The defendant’s nationality and habitual residence must be determined at the time of the filing of the proceeding, pursuant to Art. 16 of the Regulation.
The framework change, so far described, has no consequences, pursuant to the Withdrawal Agreement, on the proceedings filed before the end of the transitional period.
Jurisdiction in matters of parental responsibility
The rules of the Regulation governing jurisdiction in matters of parental responsibility continue to operate after the end of the transitional period, in Italy and in the other Member States, even when the child or the case to rule upon is connected with the United Kingdom.
Some of the rules now indicated, however, give rise to particular forms of coordination between the courts of different States, and operate only when the States involved are all Member States of the European Union. This relates in particular Art. 12, which allows the authorities of a Member State seised in proceedings not relating to parental responsibility to also rule upon a related issue of parental responsibility, under certain conditions, and Art. 15, which allows the transfer of jurisdiction from the authorities of one Member State to those of another where this is in the interest of the child. Similar considerations apply to the mechanisms of connection among courts provided for in Art(s). 9 and 10 of the Regulation, concerning jurisdiction in the event, respectively, of the continuing jurisdiction of the child’s former habitual residence and the child abduction.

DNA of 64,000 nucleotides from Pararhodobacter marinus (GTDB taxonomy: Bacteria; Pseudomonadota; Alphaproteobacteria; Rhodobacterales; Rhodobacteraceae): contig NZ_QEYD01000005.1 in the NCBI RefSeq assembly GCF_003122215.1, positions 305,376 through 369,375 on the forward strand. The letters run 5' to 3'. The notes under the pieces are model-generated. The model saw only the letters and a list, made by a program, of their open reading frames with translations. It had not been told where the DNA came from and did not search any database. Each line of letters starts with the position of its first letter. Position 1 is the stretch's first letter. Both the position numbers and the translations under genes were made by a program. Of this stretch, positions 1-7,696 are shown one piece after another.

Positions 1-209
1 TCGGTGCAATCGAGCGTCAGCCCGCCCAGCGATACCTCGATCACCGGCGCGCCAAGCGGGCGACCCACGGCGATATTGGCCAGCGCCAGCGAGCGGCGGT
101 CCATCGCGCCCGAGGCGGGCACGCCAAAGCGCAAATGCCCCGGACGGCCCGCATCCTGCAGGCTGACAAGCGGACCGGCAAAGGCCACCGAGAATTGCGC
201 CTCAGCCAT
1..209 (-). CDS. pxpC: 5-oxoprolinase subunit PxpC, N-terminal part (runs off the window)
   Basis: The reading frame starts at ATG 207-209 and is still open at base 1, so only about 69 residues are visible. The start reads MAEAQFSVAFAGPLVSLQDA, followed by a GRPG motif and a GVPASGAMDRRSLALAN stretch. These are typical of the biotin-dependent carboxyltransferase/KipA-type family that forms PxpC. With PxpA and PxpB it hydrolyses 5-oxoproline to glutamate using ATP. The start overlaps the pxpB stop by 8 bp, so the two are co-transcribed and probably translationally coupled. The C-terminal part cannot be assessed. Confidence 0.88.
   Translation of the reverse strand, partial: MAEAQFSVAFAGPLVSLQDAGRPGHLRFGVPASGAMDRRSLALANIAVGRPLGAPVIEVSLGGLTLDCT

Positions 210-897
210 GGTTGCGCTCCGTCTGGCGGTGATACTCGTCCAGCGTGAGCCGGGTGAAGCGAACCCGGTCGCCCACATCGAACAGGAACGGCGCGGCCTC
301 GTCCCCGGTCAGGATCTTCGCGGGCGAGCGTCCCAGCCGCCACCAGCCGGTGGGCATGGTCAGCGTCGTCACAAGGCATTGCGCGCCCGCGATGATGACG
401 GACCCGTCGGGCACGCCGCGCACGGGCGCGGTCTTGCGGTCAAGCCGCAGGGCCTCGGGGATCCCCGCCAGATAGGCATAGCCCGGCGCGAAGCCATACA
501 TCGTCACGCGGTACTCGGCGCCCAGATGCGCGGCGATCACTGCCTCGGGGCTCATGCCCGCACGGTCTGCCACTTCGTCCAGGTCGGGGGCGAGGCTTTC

After the end of the transitional period, the mechanisms of connection provided for under the rules just mentioned are no longer possible, at least by virtue of the Regulation, between the Member States of the European Union and the United Kingdom.
However, it should be noted that the United Kingdom, as well as all Member States of the European Union, including Italy, is bound by the Hague Convention of 19 October 1996 on Jurisdiction, Applicable Law, Recognition, Enforcement and Co-operation in Respect of Parental Responsibility and Measures for the Protection of Children. The Regulation has taken over the solutions of the Convention in various respects, with the consequence that the two frameworks, for this part, appear to be rather similar. The Convention establishes in Art(s). 8, 9 and 10 forms of connection among courts similar to those provided for by the Regulation in Art(s). 12 and 15. Similarly, Art. 7, concerning the jurisdiction in case of child abduction, which served as a model for Art. 10 of the Regulation.
As for the relationship between the two frameworks, Art. 52 of the Convention establishes that this does not affect the possibility for Contracting States which are linked to each other in this field by special ties of regional rules, such as the Member States of the European Union, to apply these regional rules (the Regulation, therefore) when there is an issue of resident children, indeed, in one of these States (i.e. in a Member State of the European Union). Art. 61 of the Regulation, for its part, provides for the application in the Member States of European standards, rather than the Convention, to the case of a child resident in a Member State.
In practice, after the end of the transitional period, the Italian courts seised in proceedings concerning a child habitually resident in a Member State will continue to assess their jurisdiction on the basis of the Regulation (exercising or declining it depending on what the latter provides for), regardless of whether the child is a UK citizen or whether the case is otherwise linked to the UK. On the other hand, if Italian courts are seised in a proceeding concerning a child resident in the United Kingdom, the Italian courts shall assess their jurisdiction under the 1996 Hague Convention, and this even when the child is an Italian citizen or his/her case has other connections with Italy (they could avail of the opportunities for coordination between courts provided for by the Convention, under the conditions established therein).